bytestring = bytestring[::-1] # use Python slice notation to get a reversed copy of the string
bytestring = list(bytestring) # turns the string into a list: ["0", "1", "0", "1", ...]
for bit in bytestring:
    shift(bit)          # sends 0, then 1, then 0, then 1, ...

Pinout Diagram

The pinout diagram for the 74HC595 is shown below:

595-pinout

On the right side of the chip, you can see the three control pins described above, as well as the first output (QA). On the left side, you can see the other 7 outputs (QB - QH).

Controlling a Shift Register

So how can this let us control multiple outputs with one data pin? Well, let’s say we have 8 LEDs hooked up to the data lines, and we want to turn on the 2nd, 4th, and the 8th LEDs like so:

LED Data Line Desired Value
1 QA LOW
2 QB HIGH
3 QC LOW
4 QD HIGH
5 QE LOW
6 QF LOW
7 QG LOW
8 QH HIGH

First, we’ll clear out the register so all LEDs are off by writing eight 0’s to the shift register, then pulsing the latch pin to write the outputs to the data lines. This is done by setting and holding SER LOW, then pulsing SRCLK 8 times, then pulsing RCLK once.

Then, using the LSB method, we will reverse the bytestring to get 10001010. For each of these values:

  1. Set SER to the specified value (HIGH or LOW).
  2. Pulse SRCLK from LOW to HIGH to shift the value of SER into the shift register.

We repeat the 2 steps above (for example, by using a loop) until all 8 values have been shifted in. Then pulse the RCLK pin to write these values to the storage register and data lines, which turns on the LEDs!

In this way, we can control up to 8 different outputs with only 3 GPIOs. This is an incredibly powerful technique that you can use to work with many components at once.

Here’s the diagram from before to summarize what we’ve just described.

Block diagram

Daisy-Chaining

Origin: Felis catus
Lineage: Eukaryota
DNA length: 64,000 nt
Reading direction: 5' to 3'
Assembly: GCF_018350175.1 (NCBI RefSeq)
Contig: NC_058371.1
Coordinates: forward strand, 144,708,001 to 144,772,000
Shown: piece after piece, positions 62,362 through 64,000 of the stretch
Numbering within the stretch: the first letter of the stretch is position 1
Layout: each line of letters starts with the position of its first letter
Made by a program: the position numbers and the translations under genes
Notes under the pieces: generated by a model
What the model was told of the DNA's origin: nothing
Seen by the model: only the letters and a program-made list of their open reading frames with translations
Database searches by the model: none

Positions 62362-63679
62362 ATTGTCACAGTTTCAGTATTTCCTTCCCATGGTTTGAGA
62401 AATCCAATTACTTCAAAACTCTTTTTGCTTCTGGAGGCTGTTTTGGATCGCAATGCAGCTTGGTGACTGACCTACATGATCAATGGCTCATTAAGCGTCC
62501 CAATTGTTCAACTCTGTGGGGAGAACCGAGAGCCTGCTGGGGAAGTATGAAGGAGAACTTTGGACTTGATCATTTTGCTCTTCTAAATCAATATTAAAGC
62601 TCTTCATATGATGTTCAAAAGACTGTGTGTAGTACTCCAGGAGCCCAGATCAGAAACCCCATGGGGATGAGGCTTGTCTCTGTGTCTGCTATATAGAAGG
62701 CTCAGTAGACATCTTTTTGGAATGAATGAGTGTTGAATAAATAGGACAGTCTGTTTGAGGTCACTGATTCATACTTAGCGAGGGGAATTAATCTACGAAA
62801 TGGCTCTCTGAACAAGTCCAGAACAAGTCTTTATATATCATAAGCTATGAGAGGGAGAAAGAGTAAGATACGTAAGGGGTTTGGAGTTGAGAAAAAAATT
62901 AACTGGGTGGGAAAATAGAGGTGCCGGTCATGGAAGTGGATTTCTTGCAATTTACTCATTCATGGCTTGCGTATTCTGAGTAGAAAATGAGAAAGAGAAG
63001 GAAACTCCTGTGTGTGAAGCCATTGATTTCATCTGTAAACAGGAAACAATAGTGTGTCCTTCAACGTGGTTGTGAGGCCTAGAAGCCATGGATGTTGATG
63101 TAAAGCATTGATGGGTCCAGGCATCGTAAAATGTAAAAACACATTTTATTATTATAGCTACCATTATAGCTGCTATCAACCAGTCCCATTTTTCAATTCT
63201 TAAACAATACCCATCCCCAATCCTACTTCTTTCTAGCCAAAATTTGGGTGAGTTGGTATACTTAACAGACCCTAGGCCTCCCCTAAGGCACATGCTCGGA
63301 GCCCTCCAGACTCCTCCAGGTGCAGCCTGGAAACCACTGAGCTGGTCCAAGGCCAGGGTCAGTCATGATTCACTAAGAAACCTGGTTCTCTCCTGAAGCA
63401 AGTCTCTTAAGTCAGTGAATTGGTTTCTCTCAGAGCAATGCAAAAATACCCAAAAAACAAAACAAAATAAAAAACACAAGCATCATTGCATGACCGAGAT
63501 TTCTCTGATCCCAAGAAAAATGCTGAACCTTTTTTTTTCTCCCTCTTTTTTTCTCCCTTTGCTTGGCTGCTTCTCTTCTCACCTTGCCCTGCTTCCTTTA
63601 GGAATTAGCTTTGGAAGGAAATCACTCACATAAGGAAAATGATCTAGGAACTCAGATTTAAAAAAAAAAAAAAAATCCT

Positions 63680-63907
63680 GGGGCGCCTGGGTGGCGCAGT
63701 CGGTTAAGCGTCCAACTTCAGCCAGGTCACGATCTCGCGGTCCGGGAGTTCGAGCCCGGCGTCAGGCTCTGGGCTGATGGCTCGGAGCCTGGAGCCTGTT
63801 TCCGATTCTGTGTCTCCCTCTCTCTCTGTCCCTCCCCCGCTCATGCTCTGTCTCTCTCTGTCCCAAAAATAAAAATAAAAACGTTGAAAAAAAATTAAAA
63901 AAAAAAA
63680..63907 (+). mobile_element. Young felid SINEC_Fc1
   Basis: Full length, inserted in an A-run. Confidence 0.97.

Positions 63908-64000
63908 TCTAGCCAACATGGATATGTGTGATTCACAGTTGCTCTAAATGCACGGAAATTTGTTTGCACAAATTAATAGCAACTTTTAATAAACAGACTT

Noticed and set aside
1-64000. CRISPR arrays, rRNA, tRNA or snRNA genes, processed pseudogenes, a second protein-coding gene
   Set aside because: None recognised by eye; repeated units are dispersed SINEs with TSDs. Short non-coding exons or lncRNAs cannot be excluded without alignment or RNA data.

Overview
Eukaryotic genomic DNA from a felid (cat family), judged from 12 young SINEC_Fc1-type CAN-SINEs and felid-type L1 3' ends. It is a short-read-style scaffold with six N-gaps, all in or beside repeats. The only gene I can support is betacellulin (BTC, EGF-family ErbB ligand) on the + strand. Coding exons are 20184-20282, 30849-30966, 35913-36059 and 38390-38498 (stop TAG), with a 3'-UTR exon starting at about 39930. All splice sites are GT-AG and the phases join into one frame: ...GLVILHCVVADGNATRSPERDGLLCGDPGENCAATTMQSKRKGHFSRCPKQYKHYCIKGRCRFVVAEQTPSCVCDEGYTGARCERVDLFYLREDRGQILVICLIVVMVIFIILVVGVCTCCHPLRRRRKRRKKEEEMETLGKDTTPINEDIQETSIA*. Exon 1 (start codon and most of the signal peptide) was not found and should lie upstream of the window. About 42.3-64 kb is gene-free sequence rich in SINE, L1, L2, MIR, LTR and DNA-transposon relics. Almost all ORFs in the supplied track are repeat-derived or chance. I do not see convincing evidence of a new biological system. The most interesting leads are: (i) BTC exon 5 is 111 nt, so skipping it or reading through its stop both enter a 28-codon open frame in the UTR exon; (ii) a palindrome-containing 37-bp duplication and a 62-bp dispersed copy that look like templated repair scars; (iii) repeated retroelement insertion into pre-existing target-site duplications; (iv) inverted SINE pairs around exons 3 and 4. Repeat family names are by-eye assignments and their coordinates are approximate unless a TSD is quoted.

Shift registers can also be connected in series to each other to extend the number of data lines that can be controlled at once. We can do this by using the QH' pin, which is connected inside the shift register to the last output QH.

Simply connect the SER pin of one shift register to the QH' pin on another, and connect their SRCLK and RCLK pins together. That way, when you pulse SRCLK, the 2nd chip will read from the last output of the 1st, and when you pulse RCLK, both chips will update their output lines. This is great because this does not require any additional GPIOs from the Omega!

You’ve now just created a 16-bit shift register, and you can extend the chain further by adding more chips in the same way as above. This is known as daisy-chaining.

Detailed Specifications

if you’re curious about the clock cycle timings or other information about the IC, you can refer to the datasheet for the SN74HC595 shift register. The clock cycle timing diagram can be found on page 8.

Building the Circuit

This circuit is quite involved but we’re going to split it up into 3 parts:

  1. Connecting the shift register
  2. Connecting the LEDs
  3. Connecting your Omega

It’s going to be similar to the second experiment, but this time we’re going to use 8 LEDs and a shift register. Refer to the circuit building instructions in Experiment 2, except you will be connecting 8 LEDs to the shift register instead of the Omega’s GPIOs.

The GPIOs that are going to be used in this experiment are:

  • 1
  • 2
  • 3

What You’ll Need

We’ll be building a circuit on your breadboard using the following components:

  • Omega2 plugged into Expansion Dock
  • Breadboard
  • Shift Register
  • 8x LEDs
  • 17x M-M Jumper Wires
  • 8x 200Ω Resistors